Now back to the emotions gone wild.  I've most certainly had a week of a bit of a roller coaster that all of the above can sort of sum up.  I've struggled with a loss of identity from having to give up my career, one which I worked very hard for and loved.  It's been three years now since I've been able to work thanks to Parkinson's and Dystonia.  Although I to some degree continued to mourn that loss I adapted and played some mind games to make it easier to accept.  Like the fact when people would ask me what I did for a living, I would answer that I was a stay at home Mom.  Not a false statement, simply a bit of an omission of the fact of why that was the case.  I had one child in school and one at home with me, nobody questioned it, that thought process and mind game worked for me.  Until.... it didn't.  My sweet 4 year old Izabella, not to turn 5 until December hopped on the school bus last week with her big 8 year old sister Samantha and headed off to Kindergarten.  You'd think after all the screaming and fighting they did all summer and how exhausted their Parkie Mom was from being an entertainment director to them all summer that I'd be the parent screaming for joy that school was back in!!!  Well not so much, rather it was reality smacking me in the face.  PD reminding me that although technically I have been a stay at home Mom for 3 years, that it was a forced situation.  That I can no longer tell people when I'm asked that I'm a stay at home Mom, instead I'm a Mom, a Wife a woman who is on disability and cannot work because I have an incurable degenerative disease, two in fact because remember PD is the gift that keeps giving!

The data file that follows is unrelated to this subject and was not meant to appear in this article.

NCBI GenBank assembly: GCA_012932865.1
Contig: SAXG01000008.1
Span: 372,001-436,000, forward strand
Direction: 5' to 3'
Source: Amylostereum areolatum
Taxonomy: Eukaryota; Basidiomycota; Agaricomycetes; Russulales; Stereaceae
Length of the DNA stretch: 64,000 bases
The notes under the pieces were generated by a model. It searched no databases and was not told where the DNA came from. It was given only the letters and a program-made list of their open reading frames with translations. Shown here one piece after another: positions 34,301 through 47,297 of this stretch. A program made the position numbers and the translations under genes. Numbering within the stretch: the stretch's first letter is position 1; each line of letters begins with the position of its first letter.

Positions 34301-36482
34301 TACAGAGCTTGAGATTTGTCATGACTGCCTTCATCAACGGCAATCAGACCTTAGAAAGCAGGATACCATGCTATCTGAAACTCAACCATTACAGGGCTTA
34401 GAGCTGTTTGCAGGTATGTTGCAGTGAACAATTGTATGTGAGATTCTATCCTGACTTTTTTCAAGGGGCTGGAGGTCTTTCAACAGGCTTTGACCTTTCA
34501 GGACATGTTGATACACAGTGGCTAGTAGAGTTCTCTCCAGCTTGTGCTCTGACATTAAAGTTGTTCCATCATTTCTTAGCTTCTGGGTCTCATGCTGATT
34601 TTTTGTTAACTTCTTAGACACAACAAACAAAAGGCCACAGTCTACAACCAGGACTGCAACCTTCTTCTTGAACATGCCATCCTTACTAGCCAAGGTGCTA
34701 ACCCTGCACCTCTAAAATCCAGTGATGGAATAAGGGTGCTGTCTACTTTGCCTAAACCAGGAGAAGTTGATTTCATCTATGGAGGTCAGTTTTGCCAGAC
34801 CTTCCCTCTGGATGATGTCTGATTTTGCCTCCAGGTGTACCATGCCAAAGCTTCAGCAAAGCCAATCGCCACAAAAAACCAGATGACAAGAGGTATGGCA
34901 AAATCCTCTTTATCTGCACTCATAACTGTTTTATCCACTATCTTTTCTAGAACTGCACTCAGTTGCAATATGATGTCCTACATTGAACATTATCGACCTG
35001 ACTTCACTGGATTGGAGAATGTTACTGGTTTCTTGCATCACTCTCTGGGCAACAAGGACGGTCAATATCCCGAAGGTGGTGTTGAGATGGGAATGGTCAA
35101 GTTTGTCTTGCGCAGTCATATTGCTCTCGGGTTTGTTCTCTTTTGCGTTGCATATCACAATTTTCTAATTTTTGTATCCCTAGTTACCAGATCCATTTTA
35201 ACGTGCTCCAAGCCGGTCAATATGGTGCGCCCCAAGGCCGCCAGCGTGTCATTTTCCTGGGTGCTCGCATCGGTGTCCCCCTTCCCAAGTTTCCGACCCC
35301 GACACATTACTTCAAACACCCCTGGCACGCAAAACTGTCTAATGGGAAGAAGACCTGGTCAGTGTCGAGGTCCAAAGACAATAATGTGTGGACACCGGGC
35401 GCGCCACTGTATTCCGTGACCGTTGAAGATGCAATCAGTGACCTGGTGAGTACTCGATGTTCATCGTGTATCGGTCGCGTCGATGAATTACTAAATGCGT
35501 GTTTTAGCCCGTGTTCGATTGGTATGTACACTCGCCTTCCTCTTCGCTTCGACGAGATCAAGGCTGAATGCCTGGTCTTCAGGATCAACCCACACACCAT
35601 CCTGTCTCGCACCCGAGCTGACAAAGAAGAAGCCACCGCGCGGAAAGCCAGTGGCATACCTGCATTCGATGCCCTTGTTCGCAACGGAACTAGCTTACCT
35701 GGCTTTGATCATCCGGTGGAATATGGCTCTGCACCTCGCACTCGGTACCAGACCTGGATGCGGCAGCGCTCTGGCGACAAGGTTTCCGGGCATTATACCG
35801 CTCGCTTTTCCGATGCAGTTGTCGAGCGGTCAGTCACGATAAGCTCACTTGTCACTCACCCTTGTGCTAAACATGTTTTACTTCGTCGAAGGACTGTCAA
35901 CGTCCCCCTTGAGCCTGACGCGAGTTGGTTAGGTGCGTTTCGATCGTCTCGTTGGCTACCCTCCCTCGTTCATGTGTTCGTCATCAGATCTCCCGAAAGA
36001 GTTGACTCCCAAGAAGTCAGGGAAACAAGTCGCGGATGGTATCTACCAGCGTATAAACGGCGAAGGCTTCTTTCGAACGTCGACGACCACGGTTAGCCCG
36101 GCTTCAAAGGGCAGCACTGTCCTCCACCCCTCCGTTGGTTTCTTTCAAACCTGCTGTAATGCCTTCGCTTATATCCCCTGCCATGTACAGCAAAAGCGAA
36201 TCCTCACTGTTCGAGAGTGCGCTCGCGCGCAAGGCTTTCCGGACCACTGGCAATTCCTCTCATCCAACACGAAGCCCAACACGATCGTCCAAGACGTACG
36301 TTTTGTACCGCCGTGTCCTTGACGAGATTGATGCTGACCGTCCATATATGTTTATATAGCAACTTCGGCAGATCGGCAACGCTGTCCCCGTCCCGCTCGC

The first day both girls got on the school bus and I walked back into the very quiet house I was flooded with emotions, sad my babies are growing up, sad I am not heading to work, sad that there's no noise and sad at the reality that five days a week, ten months of the year (with the exception of when my husband is home from the opposite end of the country where he works) that I am all alone.  I have been dreading this sadness for months now.  I even got a mini dachshund puppy in the spring because I knew it would help to have a dog, my buddy and I love her and I'm happy I have her with me when the girls are gone.  Now as a week passed putting the girls on the school bus got easier and I'm working on changing my mindset.  I know I'll keep busy I always do.  I have time for my various therapies now (massage, acupuncture, physio, horseback riding etc) that I struggled with packing in two days a week last year when my little one was in pre k.  I can actually get to bootcamp 4 days a week now all the time rather than just when hubby is home.  This is all good... All positive... I simply have to continue to remind myself of that, remind myself that I still have purpose despite not having a "career" and not having my girls home.  Remind myself that I will continue to volunteer and do things that I love on the days I'm feeling up to it.  It's a huge shift in my life, there's no doubt about that.  I am sure I will still have sad days if I allow myself to overthink it much.  But there is still a ton of joy in the journey, even on this bit of rough seas I've hit recently.  I'm confident however that the sun will shine, the winds will die down and the waters will become calm and full of shimmering beauty.